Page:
“That's what I wish somebody told me, because my first mid-term in first year did not go well," said Tkachuk.

Proper time management was an aspect of preparation that Ryan Evans, a third-year kinesiology student and decathlete, also stressed in his advice for future student athletes. Specifically, he pointed to understanding yourself, in knowing when you need a break.

“Sometimes, depending on the person, it can get a little much,” admitted Evans. “You might lose a little bit of sleep, more than you're used to with classes. The biggest thing is knowing your body, knowing when to take it a little easier, when to shut it down, and when you can really push yourself.”

The kinesiology major, who currently splits his week between 30 to 40 hours of practice and a full course load, clearly understands the sacrifices needed to balance a hectic schedule. Five full credits requires about 21 hours of lectures in his program.

Even though the schedule may seem daunting, each of the three athletes spoke glowingly about their coaches' ability to adapt training schedules in order to prioritize education.

“Obviously academics comes first, that's why we're in school: we want to get our degree, we want to do the best we can off the court or off the track,” said Evans. “All the coaches are really understanding of that; they want us to be students first before athletes. If it's possible for us to rearrange something they're always willing to do that.”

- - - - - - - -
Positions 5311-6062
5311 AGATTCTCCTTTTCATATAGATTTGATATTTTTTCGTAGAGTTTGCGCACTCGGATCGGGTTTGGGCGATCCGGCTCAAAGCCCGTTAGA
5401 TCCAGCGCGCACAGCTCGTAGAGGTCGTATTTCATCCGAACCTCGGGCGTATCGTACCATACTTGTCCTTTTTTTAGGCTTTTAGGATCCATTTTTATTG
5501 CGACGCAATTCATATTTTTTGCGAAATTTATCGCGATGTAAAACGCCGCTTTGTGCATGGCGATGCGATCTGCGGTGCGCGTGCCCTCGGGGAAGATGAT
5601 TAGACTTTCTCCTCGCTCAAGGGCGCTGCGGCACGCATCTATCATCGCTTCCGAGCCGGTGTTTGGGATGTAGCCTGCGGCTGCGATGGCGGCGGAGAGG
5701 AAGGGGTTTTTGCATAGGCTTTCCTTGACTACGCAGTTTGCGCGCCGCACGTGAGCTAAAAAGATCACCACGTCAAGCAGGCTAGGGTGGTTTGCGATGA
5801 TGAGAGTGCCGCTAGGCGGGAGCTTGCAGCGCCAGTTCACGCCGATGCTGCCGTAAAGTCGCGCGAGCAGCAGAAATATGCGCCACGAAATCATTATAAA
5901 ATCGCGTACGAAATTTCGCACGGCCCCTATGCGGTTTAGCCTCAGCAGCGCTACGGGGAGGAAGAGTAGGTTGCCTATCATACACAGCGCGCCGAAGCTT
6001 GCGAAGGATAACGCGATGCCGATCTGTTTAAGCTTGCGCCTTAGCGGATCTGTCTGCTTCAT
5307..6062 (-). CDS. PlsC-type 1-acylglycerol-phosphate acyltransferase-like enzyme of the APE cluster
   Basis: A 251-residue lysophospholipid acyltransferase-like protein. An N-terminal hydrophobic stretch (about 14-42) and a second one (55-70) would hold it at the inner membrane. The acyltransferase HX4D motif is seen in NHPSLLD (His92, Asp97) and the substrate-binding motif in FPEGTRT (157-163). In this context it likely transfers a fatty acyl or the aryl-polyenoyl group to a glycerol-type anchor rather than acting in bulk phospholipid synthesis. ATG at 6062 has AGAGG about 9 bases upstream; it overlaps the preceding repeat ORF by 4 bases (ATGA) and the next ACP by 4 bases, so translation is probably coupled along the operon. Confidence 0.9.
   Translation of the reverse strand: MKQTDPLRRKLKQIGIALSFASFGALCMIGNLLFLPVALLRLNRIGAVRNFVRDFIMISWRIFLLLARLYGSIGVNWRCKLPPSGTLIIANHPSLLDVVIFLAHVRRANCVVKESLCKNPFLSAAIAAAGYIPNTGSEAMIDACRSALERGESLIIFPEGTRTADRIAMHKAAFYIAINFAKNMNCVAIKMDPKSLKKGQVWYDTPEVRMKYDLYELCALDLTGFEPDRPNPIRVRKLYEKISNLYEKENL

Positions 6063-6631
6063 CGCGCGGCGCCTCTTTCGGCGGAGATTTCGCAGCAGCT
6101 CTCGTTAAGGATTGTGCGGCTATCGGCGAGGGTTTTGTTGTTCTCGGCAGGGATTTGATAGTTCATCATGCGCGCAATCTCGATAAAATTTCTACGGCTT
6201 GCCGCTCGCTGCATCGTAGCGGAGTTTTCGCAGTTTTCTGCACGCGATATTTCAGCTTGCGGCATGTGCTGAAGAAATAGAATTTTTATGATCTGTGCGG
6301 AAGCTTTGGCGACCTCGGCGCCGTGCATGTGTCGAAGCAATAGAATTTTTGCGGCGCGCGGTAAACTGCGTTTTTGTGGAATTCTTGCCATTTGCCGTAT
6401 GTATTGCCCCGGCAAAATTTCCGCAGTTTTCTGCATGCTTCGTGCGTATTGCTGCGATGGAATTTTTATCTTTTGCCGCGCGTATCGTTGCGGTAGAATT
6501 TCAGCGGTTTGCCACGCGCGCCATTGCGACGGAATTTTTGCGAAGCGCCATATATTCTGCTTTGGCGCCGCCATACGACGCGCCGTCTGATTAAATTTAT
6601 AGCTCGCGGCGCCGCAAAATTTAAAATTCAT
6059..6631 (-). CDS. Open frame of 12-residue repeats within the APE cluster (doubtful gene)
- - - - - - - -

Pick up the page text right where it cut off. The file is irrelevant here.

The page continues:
Of course, added into this academic-athletic balance is a focus on nutrition. Living in residence offered a challenge to Tkachuk, who was underwhelmed by the options in Delaware’s cafeteria, where she lived in first year.

“My rez, specifically, I feel like they could have done more,” said Tkachuk. “The salad options were really limited. You couldn't have a salad as your main meal by any means, unless you wanted to have literally lettuce and tomatoes.”

However, the fourth-year student noted that this was an isolated incident, rather than a collective shortcoming.

“Saugeen and O-Hall were a lot better; they had way more options. It was towards more of a customized, full meal,” she said. “I know that one of my friends on the squash team was in O-Hall and she told the chef her dietary restrictions in regards to squash. If the main meal [didn’t fit her diet], they'd give her alternative options.”